Denmark, the nation that built the world’s first offshore wind farm, has agreed to an ambitious plan for another global first – an energy island in the North Sea which could eventually be capable of supplying energy to a history-making 10 million homes. The move will create a critical boost to the world’s offshore wind capacity.

 

The first “hub and spoke” energy scheme will involve building an island 80 kilometres off the Danish coastline to act as the transmission centre for hundreds of wind turbines surrounding it. At $34 billion, it’s the largest construction project in Danish history.

 

The project is also a potential blueprint for other coastal nations to develop their own green energy sources. “It’s in Danish waters, yes, but it could conceptually be in any other country,” said Peter Larsen of the North Sea Wind Power Hub Programme.

 

Energy hub for the world

 

The initial phase for the artificial island is around the size of 18 soccer pitches. Initially, the North Sea hub will be capable of producing 3 gigawatts of electricity, but the plan is to scale up to 10 gigawatts, which is nearly one-and-a-half times Denmark’s current needs.

 

As well as supplying other European countries with electricity, the goal is to use the new offshore island to produce green hydrogen from seawater, which can also be exported. Large batteries on the island will store surplus electricity for use when demand is high.

 

Although the Danish government will own a majority stake, private companies will be invited to join a public/private partnership to build the project. Power will be supplied by as many as 600 giant wind turbines, each standing up to 260 metres tall.

 

Such efforts are key given new climate-first commitments from countries around the world. As Reuters has reported, the European Union intends to depend entirely on renewable energy by 2031, increasing its energy capacity 25-fold by 2050.

 

Offshore wind installations saw a slight dip in the mid-2000s, but have been growing ever since. In fact, 2020 saw record-breaking financial investments into offshore wind, according to new data from The Renewables Consulting Group

 

 Scaling up while holding hands

 

The scaling up of offshore wind should be the catalyst for other ocean-based economic activities worldwide, according to Thomas Thune Andersen, Chairman of Danish green energy company Ørsted, which built the Vindeby wind farm.

 

“Setting up wind farms does have an impact on the local environment,” he told the World Economic Forum’s 2021 Davos Agenda virtual event. “But it’s also an opportunity to do other things,” he said.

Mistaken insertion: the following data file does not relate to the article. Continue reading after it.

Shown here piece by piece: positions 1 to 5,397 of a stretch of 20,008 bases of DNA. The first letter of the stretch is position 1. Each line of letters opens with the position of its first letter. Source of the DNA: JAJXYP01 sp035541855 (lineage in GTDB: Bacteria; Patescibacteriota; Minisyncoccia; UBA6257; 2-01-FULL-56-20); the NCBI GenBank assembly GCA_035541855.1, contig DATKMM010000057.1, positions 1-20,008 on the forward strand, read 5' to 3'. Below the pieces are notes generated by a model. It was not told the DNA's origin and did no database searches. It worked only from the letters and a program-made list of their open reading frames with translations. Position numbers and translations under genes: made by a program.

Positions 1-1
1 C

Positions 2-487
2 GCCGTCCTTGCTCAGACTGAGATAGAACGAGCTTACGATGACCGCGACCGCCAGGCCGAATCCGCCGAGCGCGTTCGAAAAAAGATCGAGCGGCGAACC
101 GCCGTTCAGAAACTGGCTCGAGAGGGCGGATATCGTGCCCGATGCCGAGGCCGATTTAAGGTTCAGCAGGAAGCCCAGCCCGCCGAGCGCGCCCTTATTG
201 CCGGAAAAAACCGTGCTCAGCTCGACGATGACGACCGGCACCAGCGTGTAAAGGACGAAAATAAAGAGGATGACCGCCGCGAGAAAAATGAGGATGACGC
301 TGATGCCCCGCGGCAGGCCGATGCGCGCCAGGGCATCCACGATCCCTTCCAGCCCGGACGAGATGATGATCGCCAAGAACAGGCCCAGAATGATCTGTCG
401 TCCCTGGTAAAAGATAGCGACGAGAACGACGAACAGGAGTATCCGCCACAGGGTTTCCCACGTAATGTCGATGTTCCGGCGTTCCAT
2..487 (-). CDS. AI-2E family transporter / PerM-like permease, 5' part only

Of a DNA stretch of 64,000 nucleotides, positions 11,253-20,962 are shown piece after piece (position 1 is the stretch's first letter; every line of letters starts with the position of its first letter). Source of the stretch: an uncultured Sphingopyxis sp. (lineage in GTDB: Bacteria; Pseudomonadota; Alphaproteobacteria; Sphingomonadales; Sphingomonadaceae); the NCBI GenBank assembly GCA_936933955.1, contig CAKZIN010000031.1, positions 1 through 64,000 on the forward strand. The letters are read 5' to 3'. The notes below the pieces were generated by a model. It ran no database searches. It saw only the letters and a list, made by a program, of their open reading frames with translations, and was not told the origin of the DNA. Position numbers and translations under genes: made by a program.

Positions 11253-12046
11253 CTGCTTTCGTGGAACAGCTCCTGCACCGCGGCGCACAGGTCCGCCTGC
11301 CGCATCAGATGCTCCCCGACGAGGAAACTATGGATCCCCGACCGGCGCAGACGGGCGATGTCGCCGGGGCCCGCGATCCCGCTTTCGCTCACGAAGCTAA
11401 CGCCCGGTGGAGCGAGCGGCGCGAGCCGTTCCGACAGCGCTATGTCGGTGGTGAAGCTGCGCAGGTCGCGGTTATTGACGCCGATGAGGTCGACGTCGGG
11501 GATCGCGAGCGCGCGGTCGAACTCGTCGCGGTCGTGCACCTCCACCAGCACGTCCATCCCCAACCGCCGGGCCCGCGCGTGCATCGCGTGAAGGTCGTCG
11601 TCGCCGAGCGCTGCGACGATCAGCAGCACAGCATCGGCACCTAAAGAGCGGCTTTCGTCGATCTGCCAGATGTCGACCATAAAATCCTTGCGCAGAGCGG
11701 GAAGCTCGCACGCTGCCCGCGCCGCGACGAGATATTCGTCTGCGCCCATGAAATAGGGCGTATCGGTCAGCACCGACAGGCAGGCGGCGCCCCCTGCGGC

There is a need “to set ambitions high” when it comes to offshore renewable energy, Andersen said, and to enable other activities in the same area, such as mariculture.

 

Governments, NGOs and businesses “all need to hold hands in order to do this,” he said. “We have seen very good examples already of seaweed farming, talking to fishermen about how we optimize that, how we build reefs and how we create other kinds of nurseries for fish.”

 

Andersen is one of more than 65 global leaders from business, civil society, international organizations, and science and technology who comprise the Friends of Ocean Action, an initiative convened by the Forum to fast-track solutions to the most pressing challenges facing our oceans.

 

By Douglas Broom

https://www.weforum.org/

Bots that attract small pieces of plastic waste could one day help remove the millions of microplastics floating in the sea.

 

A fish-shaped robot that can collect tiny pieces of plastic waste has been developed by scientists at Sichuan University, China. The bot uses light from a laser to flap its tail side-to-side and has a body that can attract molecules found on microplastics, causing them to stick to it as it swims past.

 

The robo-fish was, in part, inspired by marine life – its moving body uses a structure similar to a naturally strong and flexible substance found on the inside surface of clam shells: mother-of-pearl.

 

Mother-of-pearl, also known as nacre, is a layered material that looks almost like a brick wall under the microscope. It's this structure that the team mimicked in their robot, as the sliding layers enabled it to move its tail but the strength of the overall design made it more durable.

 

Now that the team have proven the robo-fish concept works, they'll move onto developing its ability to dive deeper and carry more microplastics out of the ocean.